A student-run startup at the University of Notre Dame is generating buzz among pharmaceutical companies searching for better ways to deliver cancer-fighting drugs. Certus Therapeutics, which recently captured the top prize at the university’s annual McCloskey Business Plan Competition, says its technology could greatly reduce the toxic effects of chemotherapy and other cancer treatments. The young company hasn’t discovered a drug, but rather, a novel delivery method for existing medications that could prevent cancer patients from feeling even sicker.
Patients who have cancer typically experience negative side effects during chemotherapy because the drug—which aims to stop the growth of cancer cells—can also harm healthy cells; it can’t discriminate between healthy and cancerous tissue.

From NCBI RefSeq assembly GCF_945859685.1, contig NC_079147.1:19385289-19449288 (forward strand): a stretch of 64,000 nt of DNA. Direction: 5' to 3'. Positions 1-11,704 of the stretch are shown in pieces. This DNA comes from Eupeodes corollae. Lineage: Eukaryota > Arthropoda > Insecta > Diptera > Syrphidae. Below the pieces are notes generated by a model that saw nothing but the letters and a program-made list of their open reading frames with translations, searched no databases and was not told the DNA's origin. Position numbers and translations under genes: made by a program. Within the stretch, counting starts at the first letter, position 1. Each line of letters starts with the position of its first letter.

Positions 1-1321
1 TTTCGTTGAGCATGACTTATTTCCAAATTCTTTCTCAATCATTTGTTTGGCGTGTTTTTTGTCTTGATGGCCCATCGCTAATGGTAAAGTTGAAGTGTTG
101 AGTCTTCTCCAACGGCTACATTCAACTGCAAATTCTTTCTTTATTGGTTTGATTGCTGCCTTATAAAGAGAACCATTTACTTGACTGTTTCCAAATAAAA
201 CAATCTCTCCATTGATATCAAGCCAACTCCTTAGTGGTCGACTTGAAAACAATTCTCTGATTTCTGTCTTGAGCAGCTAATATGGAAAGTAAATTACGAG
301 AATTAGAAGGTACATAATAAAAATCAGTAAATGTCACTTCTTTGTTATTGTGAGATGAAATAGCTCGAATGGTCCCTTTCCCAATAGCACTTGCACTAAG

But these two types of tissue are very different in structure, says Certus. Based on discoveries made in the lab of Notre Dame Chemical and Biomolecular Engineer Dr. Basar Bilgicer, the concept is surprisingly simple.
“The gaps between cells in healthy body tissues and healthy blood vessels are very, very small, but when a tumor starts to form, it doesn’t form properly,” says Notre Dame Integrated Biomedical Sciences graduate student Charissa Quinlan, who is on the student team leading Certus. “The gaps that are between the cells in the vessel wall [of a tumor] are around 100 times larger, so there’s a huge size difference that only happens where the cancer is.”
Read the entire story on the Inside Indiana Business website.